You might not think it's one of the best golf destinations in the country, but Nashville receives an inordinately high volume of interest from readers at Golf Advisor. Why? It might be because the go-to public options aren't as obvious as some other cities. There isn't much in the form of golf resorts here, nor are there a large amount of nationally-recognized public facilities. But the city itself is one of the most popular in the country to visit for live music, bachelor and bachelorette parties. It's also a metropolis on the rise; maybe incoming residents are trying to figure out where to play.
One good thing about Nashville golf for value seekers: There aren't any courses over $100. Gaylord Springs and The Hermitage both peak out around $80. Not too shabby.
We are also frequently asked about when the best time to play in Nashville truly is.
Hi, I'm planning a golf trip to Nashville for the end of April and beginning of May. What are the course conditions usually like at that time of year?
Using our database of course reviews around the Nashville area dating back to late-2012, we can see a glimpse of reviewer sentiment per month for overall, value and course conditions. Similar to previous "Ultimate Value" articles on Golf Advisor, I ran a report of some of the most popular public and resort courses in the area, returning a sample size of just over 2,000 reviews.
The first thing that sticks out is that course conditions are the laggard each month. Public golfers tee it up in Nashville in spite of conditions, not because of them. It's a combination of many public courses being affordable and thus less pristine to begin with, plus Tennessee is a tricky, "transition-zone" climate for turf that generally relies on warm-weather Zoysia fairways and mix of bent and bermuda-grass greens. Compare that to Phoenix-Scottsdale where conditions are higher than overall in the peak season, but then dive lower in the warmer months.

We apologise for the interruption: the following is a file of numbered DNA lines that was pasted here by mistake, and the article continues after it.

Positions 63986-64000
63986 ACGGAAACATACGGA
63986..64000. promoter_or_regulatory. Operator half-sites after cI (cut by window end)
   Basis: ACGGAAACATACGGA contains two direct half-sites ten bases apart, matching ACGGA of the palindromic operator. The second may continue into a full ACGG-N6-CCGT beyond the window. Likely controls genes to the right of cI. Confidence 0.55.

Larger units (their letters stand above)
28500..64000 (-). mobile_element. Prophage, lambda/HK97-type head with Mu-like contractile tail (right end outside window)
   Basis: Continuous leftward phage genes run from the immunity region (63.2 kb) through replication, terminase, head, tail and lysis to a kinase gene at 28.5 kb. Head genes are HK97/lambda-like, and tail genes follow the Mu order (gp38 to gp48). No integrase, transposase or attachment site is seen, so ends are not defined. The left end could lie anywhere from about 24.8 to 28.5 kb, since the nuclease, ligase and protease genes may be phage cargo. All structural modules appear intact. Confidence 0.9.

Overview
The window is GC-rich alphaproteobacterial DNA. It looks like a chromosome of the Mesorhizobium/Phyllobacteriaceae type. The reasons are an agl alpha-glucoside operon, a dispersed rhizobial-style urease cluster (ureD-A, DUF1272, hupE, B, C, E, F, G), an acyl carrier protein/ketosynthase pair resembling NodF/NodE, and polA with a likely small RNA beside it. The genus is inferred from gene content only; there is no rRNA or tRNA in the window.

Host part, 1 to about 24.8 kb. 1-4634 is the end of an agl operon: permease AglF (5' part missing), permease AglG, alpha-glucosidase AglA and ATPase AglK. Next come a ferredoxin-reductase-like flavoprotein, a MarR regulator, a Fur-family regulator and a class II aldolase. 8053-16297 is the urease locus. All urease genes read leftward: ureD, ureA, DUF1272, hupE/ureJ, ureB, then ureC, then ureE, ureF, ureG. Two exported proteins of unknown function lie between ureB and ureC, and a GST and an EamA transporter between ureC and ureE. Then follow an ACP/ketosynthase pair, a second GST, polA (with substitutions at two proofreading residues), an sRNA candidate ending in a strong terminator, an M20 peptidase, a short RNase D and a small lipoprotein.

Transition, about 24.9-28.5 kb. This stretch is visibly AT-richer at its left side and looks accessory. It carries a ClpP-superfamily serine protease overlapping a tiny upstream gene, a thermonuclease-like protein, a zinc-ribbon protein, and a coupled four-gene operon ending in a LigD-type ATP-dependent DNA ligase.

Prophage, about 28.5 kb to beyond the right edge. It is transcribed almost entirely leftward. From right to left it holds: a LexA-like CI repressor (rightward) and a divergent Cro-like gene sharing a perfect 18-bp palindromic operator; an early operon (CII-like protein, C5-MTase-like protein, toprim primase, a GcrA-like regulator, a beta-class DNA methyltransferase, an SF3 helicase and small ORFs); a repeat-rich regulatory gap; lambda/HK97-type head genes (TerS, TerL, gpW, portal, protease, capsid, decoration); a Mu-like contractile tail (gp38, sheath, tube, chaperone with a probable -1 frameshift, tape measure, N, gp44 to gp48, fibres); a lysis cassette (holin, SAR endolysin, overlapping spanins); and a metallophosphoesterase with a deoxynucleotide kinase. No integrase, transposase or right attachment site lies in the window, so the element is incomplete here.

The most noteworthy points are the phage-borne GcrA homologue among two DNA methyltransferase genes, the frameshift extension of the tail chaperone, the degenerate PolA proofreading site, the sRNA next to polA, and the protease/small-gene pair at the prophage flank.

Despite April having very pleasant highs of 71 degrees, condition scores crater to its lowest point of the year, which is likely a result of course maintenance procedures preparing for the summer season.
Summertime in Nashville is hot and humid. Average highs, according to NOAA, are 87-90 degrees from June-August. There are plenty of golf-able days in the winter, and thankful golfers are happy to write positive reviews. But we certainly wouldn't recommend booking a golf trip in December-January-February as the weather is likely going to be cold and snow may wipe your trip out entirely. January and February average 2-3 inches of snow). While most courses employ dynamic, demand-based pricing, Gaylord Springs posts an "off-season" rate between November 29-March 10 that saves about 15%.
If you're going to go in the summertime, stick to June or July. By August, temps are likely going to be at their hottest and turf may be stressed from heat and a few months of heavy play.
A surprisingly good time to play, based on our reviews, is October-November. October is the driest month of the year with an average of under 3 inches of rain. In November, high temps average 61 degrees, and the common Zoysia turf has a better chance of maintaining growth and holding its green color than in March or early April. Value soars as demand decreases.
Fall trumps Spring in Music City. I would recommend to 'PBooth' to push the trip into May if possible. It is a slightly wetter month than April but conditions are much better. The warm-weather turf employed in the area should have more time to pop. And if the NHL's Predators are having a good season, maybe you'll be able to catch a playoff hockey game downtown at night.
One last note: Are you sure you should go to Nashville at all? Its ratings differ from its neighbors to the east around Knoxville. Knoxville is about 200 feet higher in altitude and is usually a few degrees cooler on average. You'll find more courses with bent grass greens the higher in altitude you go. Looking at ten top destination course reviews like Sevierville and River Island, the area's summertime ratings are far more consistent than those in the larger metro area of Nashville.